A Y-registered object falls under the legal definition of taonga tūturu, referring to “found” and privately owned objects relating to Māori culture, history or society that are at least 50 years old. It doesn’t take much to be a registered collector taonga tūturu; you need residency and a place to store the items. It’s all here on this one-page form

A vape box was not the waka huia Tamatea expected their taonga to arrive in (Photo: Supplied)

Tamatea was surprised by how easy it was to register. “There is no need to prove your knowledge of conservation or understanding of te ao Māori.” While they were confident in their taha Māori, they felt “lacking in preservation knowledge”, so took it upon themselves to speak to staff at the local museum. “They were able to authenticate the taonga as a huia feather and offered very practical advice to preserve it: everything from ideal temperatures, to the storage and display materials, to the impacts of UV lights and insects.” 

Tamatea’s taonga is currently mounted on acid-free board, behind museum glass with UV protection and in a sealed frame displayed away from direct sunlight. They say the costs associated with preserving the taonga need to be considered before buying. “If the buyer does not intend on taking up the responsibility as a kaitiaki, then they should not bid on these taonga.

“The requirement for registered collectors is a good start, but I think this process needs to be more rigorous, [requiring] a particular level of understanding of conservation, preservation and te ao Māori.” This would make it more accessible for Māori to attain taonga too, as a way of expressing tino rangatiratanga, they added. Under the act, while permission is needed from Manatū Taonga before a taonga tūturu can be taken out of the country, a registered collector can gift or bequest the item to someone who is not registered.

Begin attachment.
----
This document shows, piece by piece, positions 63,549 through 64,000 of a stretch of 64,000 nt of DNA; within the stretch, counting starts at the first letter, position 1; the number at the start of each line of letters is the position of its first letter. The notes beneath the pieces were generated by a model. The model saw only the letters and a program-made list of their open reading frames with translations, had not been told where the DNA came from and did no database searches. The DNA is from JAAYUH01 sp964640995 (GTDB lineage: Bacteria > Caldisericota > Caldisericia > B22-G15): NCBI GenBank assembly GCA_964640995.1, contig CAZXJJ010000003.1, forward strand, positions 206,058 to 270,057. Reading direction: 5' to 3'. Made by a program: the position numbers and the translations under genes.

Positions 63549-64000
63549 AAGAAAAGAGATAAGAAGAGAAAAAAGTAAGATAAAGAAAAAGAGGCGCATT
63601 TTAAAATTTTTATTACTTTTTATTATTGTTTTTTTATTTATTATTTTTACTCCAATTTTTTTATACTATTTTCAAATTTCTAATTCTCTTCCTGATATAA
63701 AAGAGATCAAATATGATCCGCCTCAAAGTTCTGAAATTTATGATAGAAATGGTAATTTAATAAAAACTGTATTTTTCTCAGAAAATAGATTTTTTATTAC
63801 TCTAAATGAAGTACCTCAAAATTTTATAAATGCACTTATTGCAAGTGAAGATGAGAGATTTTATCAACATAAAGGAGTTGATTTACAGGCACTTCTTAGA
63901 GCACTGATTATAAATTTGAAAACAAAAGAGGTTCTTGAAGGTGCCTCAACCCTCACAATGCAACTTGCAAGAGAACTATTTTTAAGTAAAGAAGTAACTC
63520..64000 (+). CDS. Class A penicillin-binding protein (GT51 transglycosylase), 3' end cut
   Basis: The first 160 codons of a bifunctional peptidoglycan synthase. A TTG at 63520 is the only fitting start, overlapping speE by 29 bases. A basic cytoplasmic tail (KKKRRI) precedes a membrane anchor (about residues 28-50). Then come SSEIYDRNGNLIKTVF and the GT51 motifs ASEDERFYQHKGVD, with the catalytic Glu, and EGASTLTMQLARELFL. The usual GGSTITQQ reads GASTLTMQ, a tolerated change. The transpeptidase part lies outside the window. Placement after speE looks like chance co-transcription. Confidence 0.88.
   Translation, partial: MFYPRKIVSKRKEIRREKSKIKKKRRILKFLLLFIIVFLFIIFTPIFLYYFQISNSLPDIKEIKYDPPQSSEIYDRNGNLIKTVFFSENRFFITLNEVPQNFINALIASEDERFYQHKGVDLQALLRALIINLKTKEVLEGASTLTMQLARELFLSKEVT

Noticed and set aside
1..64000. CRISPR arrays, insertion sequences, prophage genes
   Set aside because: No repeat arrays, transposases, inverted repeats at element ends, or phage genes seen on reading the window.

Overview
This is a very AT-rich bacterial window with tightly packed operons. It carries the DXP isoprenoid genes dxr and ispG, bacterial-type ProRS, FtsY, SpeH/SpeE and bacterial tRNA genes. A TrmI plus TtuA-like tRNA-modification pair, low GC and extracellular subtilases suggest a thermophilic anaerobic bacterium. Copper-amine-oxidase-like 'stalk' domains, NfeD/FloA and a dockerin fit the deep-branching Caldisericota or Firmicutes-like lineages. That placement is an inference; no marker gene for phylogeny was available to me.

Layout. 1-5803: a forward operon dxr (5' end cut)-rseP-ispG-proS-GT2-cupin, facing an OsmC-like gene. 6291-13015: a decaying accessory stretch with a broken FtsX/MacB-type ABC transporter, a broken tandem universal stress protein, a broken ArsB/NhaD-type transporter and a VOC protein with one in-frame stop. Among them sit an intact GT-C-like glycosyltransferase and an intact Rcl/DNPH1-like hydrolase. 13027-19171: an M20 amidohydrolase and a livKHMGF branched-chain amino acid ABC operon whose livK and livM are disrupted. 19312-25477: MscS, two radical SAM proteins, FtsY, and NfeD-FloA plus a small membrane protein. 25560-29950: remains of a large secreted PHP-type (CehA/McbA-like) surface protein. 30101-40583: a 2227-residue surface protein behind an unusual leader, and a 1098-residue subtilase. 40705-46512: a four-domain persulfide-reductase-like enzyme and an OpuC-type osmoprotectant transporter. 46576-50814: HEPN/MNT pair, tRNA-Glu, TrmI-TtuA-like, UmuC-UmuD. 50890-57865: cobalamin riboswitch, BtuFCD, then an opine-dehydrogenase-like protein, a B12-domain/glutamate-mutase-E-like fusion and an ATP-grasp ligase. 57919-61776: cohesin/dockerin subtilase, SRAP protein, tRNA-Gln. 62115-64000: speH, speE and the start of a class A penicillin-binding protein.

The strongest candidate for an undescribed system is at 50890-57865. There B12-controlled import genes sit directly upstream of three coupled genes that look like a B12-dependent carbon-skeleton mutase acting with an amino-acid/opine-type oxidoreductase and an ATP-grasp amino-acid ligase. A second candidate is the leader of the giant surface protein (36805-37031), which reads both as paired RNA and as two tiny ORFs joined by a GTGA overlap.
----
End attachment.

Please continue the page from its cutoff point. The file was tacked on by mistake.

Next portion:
Aside from curiosity, the main reason for Tamatea’s bidding on the huia feather was to ensure it was being looked after appropriately. “I thought it, more likely than not, would end up in the hands of someone who probably didn’t understand the mana and significance it holds to Māori… its importance to te ao Māori and the roles some of these taonga had in our histories.” 

Other taonga tūturu in the Webb’s Material Culture auction (Photo: Screenshot)

Concerns over taonga being sold at auction are not new. A 2022 University of Otago MA thesis by Claire Louise Thorrold that researched practices of private collectors of taonga tūturu found that community-level work to encourage more Māori cultural understanding had not yet filtered through to “private collectors who are continuing their practices within their isolated world”. Government documents released to The Post last year revealed that a review of the Protected Objects Act was being considered after concerns were raised about its operation.

So what are traders’ responsibilities? Even though Tamatea’s feather came from one of the 14 licensed traders of taonga tūturu, it arrived in a vape box. Becoming a licensed trader is almost as straightforward as becoming a licensed collector, demanding only an added annual licensing fee of $57.50. It doesn’t require proof of an understanding of tikanga Māori, so the act doesn’t do anything to actively ensure the taonga are looked after. Helen McCracken, the ministry’s acting deputy secretary of Māori Crown partnerships, says the act “[monitors] the trade of privately owned taonga tūturu, registration of licensed dealers to trade… and registration of collectors.

“Registered collectors are welcome to contact the ministry or one of the authorised public museums to seek advice on the care of their taonga tūturu collections, including for tikanga Māori where appropriate,” added McCracken.

McAleer said Webb’s has “gone to lengths in order to train staff directly handling taonga about how to do so”. He explained how the auction house used the object’s indigenous names where possible, prohibited eating or drinking near taonga, stored taonga in a locked office, handled them carefully and, if taonga are depicted as figures, staff never lift them by the neck or face. “We take being the temporary kaitiaki of these taonga for the time they are in our care very seriously.

“Many of our bidders already have an understanding of tikanaga [sic] and we speak with them about this,” said McAleer.

*name changed